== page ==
The proposed Regulation fails to clearly exclude end-to-end encrypted services from an obligation to scan message contents and could instead mandate providers to deploy certain potentially invasive technological solutions – such as client-side scanning (CSS) – to execute detection orders. This would seriously undermine the robust protection that end-to-end encryption provides to people’s privacy and security, and increase the likelihood of unjustified privacy breaches. Cybersecurity experts have repeatedly warned that weakening any part of an encrypted system would decrease the safety and security of everyone, everywhere (4).
That is why the EU co-legislators should make sure that the obligations in the CSA Regulation are proportionate to the known risks and explicitly exclude any prohibition or weakening of encryption, including access by any third party to communications and digital data which are not meant to be accessed, read or edited.
In order to respect users’ privacy and ensure childrens’ safety, encrypted services should be permitted to tackle child sexual abuse without accessing message contents. This should include approaches like product design, the analysis of unencrypted surfaces, and metadata processing.
2. Ensure that mandatory detection is targeted and issued as a last resort measure
The CSA Regulation is an opportunity to build on existing efforts to fight against child sexual abuse. These well-established efforts include detection using high-quality databases of known child sexual abuse material (CSAM), voluntary prevention and detection measures, as well as the development of novel technologies. These tools already result in many actionable reports to law enforcement as well as in the successful prosecution of offenders worldwide. It is of the utmost importance that measures proven to be effective are preserved.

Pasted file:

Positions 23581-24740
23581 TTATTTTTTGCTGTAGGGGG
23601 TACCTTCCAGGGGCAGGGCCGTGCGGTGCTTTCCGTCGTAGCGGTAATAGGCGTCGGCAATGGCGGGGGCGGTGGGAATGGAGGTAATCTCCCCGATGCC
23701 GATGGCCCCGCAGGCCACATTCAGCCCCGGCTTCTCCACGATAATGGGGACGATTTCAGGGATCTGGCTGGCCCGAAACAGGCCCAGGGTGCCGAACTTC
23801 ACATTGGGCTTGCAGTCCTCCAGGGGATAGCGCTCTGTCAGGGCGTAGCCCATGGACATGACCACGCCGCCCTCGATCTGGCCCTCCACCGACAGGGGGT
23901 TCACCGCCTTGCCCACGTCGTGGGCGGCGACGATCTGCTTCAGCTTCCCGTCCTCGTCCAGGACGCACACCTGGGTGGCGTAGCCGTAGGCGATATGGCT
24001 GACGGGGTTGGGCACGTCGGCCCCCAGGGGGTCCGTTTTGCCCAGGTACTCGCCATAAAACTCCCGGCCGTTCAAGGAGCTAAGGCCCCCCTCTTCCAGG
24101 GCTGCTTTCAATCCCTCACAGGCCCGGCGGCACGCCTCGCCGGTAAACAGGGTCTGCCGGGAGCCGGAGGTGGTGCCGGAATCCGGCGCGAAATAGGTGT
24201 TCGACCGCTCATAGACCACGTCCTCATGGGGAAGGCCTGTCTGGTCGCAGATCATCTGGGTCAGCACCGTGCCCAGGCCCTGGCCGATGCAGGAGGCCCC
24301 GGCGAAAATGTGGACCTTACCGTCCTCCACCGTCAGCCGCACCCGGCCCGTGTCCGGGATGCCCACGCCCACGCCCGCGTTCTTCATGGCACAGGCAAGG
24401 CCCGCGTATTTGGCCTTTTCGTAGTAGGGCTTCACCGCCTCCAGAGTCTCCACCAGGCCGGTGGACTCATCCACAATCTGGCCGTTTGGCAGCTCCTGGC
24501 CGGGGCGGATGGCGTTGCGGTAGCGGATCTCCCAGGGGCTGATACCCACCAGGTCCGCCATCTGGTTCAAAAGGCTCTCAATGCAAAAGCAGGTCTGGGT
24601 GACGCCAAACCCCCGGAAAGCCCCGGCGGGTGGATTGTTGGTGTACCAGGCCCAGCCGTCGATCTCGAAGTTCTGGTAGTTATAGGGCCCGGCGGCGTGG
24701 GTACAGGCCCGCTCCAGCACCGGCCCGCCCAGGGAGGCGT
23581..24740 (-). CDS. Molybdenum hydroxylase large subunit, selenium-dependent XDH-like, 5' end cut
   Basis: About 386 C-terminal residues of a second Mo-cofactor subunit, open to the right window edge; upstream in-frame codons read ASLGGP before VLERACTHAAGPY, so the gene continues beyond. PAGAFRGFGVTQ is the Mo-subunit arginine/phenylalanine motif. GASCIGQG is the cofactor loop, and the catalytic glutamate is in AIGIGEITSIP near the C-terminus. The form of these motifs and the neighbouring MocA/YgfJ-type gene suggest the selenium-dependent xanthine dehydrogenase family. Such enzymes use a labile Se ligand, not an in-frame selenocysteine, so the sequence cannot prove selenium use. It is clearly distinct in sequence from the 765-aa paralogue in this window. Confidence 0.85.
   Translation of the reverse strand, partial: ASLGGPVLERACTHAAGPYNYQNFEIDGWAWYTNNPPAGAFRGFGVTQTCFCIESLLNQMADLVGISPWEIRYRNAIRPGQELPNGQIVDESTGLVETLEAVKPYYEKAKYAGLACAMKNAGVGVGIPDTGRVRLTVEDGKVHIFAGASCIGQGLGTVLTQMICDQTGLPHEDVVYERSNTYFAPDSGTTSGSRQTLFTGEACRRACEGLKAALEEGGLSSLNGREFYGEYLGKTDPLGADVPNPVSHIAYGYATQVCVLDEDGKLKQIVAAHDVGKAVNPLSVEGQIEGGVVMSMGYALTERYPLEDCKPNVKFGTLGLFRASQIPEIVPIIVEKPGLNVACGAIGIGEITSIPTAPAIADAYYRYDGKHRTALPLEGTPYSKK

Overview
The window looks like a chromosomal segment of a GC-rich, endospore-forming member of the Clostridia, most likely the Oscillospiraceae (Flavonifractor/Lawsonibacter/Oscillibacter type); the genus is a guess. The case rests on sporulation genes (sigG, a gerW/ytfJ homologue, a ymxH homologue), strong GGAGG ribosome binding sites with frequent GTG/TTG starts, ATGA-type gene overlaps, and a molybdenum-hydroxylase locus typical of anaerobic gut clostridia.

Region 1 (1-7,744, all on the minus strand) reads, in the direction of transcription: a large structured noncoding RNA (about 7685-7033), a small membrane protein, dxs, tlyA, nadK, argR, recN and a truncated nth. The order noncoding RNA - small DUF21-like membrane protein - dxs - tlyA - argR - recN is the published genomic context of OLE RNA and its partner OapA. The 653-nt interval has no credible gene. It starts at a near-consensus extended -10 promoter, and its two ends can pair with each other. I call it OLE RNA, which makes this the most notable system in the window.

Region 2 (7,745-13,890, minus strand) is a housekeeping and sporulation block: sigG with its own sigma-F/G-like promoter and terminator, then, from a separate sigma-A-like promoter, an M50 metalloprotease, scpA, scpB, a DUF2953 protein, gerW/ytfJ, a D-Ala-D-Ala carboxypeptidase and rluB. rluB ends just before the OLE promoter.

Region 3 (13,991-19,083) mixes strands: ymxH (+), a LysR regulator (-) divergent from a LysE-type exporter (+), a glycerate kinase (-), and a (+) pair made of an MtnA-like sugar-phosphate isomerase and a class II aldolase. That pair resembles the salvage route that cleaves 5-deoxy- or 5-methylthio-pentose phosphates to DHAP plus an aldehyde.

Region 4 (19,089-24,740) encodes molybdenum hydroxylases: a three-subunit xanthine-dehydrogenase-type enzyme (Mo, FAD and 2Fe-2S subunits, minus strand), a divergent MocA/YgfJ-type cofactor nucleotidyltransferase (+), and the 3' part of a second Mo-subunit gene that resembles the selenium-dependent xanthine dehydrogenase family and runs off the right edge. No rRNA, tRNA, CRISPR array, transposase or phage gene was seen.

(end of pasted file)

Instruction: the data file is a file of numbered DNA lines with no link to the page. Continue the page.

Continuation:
In this context, the CSA Regulation should ensure that the issuance of detection orders remains a last resort measure, enforced only after finding that the provider has failed to take all reasonable and proportionate mitigation measures to address the risk of their services being potentially misused for the purpose of online child sexual abuse. This approach would ensure continuity with existing targeted activity and support law enforcement authorities in investigating and prosecuting offences.
The proposal should therefore, first, enable providers to continue deploying proactive voluntary actions for the prevention, detection and removal of child sexual abuse as a mitigation measure under Article 4 and, second, ensure that detection orders are only activated once it is clear that a certain provider has failed to appropriately mitigate the risks.
Further, caution should be exercised for detection orders of previously unknown CSAM and the solicitation of children (so-called ‘grooming’), given the technical and operational difficulties with detecting this type of content, which requires human confirmation and review of contextual communication (5).
To support this approach, the CSA Regulation also needs to provide clarity on how providers should implement the detection orders, while staying in line with the principle of no general monitoring or active fact-finding obligations, as recently reconfirmed in the Digital Services Act (DSA).
3. Limit detection orders to providers with the ability to act
The CSA Regulation refers to the term ‘hosting service’, which is very broad and encapsulates a variety of service providers with different technical and operational capabilities. For example, certain providers may use cloud computing services to store content uploaded by their users. In this case, both the service provider and the cloud hosting would qualify as ‘hosting services’ under this Regulation, even though cloud providers lack full visibility over users’ content and are unable to apply detection orders in a way that is proportionate and safeguards privacy.